I feel kind of silly linking up to this one, because hands down, Kim's post is the best I have read in a looong time! I love her second story! I do have one special memory I'd like to share though:
My absolute favorite memory of my first year of teaching is of a little girl who came to my class a few months into the school year. She came late because she had been expelled from our local private school. Expelled in kindergarten! I didn't know much of the background - just that she clung to mom with a fearfulness that she tried to cover with angry bravado. I was told that Child Find was monitoring her (a local program that identifies special needs kiddos). I was told that her previous teacher thought she was autistic and wanted cameras installed in the classroom to capture all of her unbelievable behavior because she should be institutionalized.
I took a deep breath and treated her as I would any other child.I welcomed her to class, I explained our rules and procedures and schedule. For the first week, all was quiet. She watched me closely, trying to get a feel for me. During the second week the other shoe dropped and I saw all of that "unbelievable" behavior. She threw fits to outdo any other fit I have ever seen. Fits that could last over an hour. Screaming at the top of her lungs fits. But the whole time, she was watching me. She'd be screaming away, but I could feel her eyes on me, gauging my reaction.
So I ignored the fits. I kept treating her as a smart, valuable member of my class. I didn't give in, but I didn't get upset. When a fit would start I'd send the other children to center time and let them play while I sat next to this little girl, acting like I was grading papers without a care in the world. Inside I was scared to death that the principal would walk in and see me with this apparently out-of-control child or that the fits would never stop and I'd spend my whole first year teaching trying to deal with this child. But, I never let on. I just casually sat by her, grading the papers and acting like it didn't bother me a whit that she was screaming her head off. When the fit was over, we went back to what we had been doing and I treated her just as I would any other child.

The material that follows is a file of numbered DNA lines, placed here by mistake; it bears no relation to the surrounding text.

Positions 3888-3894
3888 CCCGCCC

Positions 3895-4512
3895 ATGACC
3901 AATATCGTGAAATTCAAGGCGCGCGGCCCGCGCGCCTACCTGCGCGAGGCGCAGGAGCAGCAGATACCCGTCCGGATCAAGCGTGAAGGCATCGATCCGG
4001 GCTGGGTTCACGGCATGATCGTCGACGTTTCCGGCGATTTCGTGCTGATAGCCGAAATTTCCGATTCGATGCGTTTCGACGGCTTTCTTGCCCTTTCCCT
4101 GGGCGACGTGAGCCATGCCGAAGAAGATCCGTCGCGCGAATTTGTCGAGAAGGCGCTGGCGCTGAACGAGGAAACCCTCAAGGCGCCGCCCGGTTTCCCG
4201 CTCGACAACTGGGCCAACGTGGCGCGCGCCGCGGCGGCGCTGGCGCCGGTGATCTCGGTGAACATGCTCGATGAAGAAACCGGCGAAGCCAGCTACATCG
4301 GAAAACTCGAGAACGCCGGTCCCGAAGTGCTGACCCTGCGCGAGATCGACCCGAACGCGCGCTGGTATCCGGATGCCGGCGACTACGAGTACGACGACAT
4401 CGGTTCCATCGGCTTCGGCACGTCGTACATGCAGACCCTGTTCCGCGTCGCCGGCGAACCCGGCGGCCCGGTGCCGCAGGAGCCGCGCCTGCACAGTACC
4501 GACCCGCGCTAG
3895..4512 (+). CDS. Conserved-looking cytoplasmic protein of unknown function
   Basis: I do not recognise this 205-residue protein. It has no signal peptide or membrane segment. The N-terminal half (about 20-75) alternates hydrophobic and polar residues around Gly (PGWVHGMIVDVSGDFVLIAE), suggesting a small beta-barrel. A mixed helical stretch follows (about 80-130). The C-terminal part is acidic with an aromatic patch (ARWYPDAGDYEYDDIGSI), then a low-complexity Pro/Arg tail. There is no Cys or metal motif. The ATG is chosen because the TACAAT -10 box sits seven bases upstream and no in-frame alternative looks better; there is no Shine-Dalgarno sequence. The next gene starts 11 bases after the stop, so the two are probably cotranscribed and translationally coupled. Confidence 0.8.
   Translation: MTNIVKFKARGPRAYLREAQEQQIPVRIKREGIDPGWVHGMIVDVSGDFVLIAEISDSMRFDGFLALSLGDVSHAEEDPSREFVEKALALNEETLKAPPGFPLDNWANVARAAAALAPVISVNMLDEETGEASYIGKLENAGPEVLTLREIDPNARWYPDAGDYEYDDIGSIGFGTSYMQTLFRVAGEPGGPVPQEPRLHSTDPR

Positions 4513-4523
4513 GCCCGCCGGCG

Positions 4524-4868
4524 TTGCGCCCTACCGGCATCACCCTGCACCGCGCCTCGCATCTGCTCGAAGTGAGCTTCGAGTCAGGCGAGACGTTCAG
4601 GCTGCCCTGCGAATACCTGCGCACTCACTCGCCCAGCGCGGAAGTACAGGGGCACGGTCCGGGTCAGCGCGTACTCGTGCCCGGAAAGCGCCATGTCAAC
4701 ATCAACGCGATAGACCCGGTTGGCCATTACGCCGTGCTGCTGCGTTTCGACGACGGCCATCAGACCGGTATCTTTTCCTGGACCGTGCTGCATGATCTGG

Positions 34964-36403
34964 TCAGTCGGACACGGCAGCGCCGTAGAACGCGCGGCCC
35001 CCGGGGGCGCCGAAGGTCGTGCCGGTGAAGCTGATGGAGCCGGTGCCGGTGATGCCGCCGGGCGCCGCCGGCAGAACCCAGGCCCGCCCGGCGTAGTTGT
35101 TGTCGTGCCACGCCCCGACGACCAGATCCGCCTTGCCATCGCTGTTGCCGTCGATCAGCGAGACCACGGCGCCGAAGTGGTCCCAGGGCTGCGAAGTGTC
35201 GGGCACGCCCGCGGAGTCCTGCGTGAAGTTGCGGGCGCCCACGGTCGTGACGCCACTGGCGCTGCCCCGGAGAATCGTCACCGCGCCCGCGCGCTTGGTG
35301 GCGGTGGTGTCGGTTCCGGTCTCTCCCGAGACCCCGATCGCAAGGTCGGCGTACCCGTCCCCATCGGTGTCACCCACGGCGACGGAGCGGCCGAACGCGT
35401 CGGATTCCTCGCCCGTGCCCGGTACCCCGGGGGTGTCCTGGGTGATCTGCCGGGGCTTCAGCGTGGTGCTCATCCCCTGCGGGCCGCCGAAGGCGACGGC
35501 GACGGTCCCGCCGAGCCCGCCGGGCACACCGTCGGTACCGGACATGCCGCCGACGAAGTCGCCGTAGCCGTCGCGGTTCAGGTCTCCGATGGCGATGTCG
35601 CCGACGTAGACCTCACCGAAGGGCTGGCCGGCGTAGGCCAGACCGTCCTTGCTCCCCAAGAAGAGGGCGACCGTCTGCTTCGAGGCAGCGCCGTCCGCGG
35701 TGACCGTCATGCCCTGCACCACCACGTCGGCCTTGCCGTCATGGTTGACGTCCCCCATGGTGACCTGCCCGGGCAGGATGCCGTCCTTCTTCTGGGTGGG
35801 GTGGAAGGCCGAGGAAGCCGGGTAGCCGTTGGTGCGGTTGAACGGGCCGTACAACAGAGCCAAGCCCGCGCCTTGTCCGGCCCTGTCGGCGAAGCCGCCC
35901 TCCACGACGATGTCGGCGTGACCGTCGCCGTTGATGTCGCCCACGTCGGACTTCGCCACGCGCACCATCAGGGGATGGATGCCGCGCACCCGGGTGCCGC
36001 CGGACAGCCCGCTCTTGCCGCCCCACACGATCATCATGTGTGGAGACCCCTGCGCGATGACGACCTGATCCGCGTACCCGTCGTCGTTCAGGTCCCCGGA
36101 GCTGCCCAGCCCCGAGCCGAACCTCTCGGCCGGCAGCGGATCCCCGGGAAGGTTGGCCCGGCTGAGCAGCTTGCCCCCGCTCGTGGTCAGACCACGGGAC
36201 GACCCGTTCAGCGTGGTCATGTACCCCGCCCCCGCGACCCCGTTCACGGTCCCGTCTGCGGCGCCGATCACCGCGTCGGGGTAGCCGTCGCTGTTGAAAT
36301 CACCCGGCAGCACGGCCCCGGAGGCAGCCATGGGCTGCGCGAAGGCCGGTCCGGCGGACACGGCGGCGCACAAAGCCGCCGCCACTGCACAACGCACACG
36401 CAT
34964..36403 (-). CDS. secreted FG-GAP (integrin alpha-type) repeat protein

Within a week or so, those fits stopped. She saw that I wasn't going to get angry. I wasn't going to send her away. I wasn't going to back down. I was going to keep her in my class and love her and teach her to the best of my ability. With that security, with those boundaries tested and proven, she felt safe enough to trust me. Once she trusted me, she didn't need to throw fits any more because she knew that I would be fair and consistent.
Fairness and consistency wasn't something she'd had a lot of. I came to know many months later that part of the reason for her fear and anger was that her mother, a soldier, had been deployed at least 4 times since this little girl was born. Since her father wasn't in her life, the little girl bounced around among relatives during those deployments, which lasted months long. She didn't get consistency or fairness plus she was angry with her mother for leaving, but also fearful that she wouldn't come back. That whole mix of emotions was just too much for her to handle, thus the behavior problems.
I won't say the rest of the year was perfect, because there were hiccups of course. But we were able to send Child Find away, satisfied that far from being special needs, she was actually intellectually gifted. I saw so much growth in socialization and empathy over the rest of the year. Each week I'd have something new to share with her mother about her improved behavior with her peers. By the end of the year she was a fully functioning, beloved member of our class with many friends. I am so glad that I didn't give in during those first weeks, that I didn't tell my principal that I couldn't handle it.
Now, I'm anxious to read your stories! Please join the linky party and let me know of a time of courage in your life!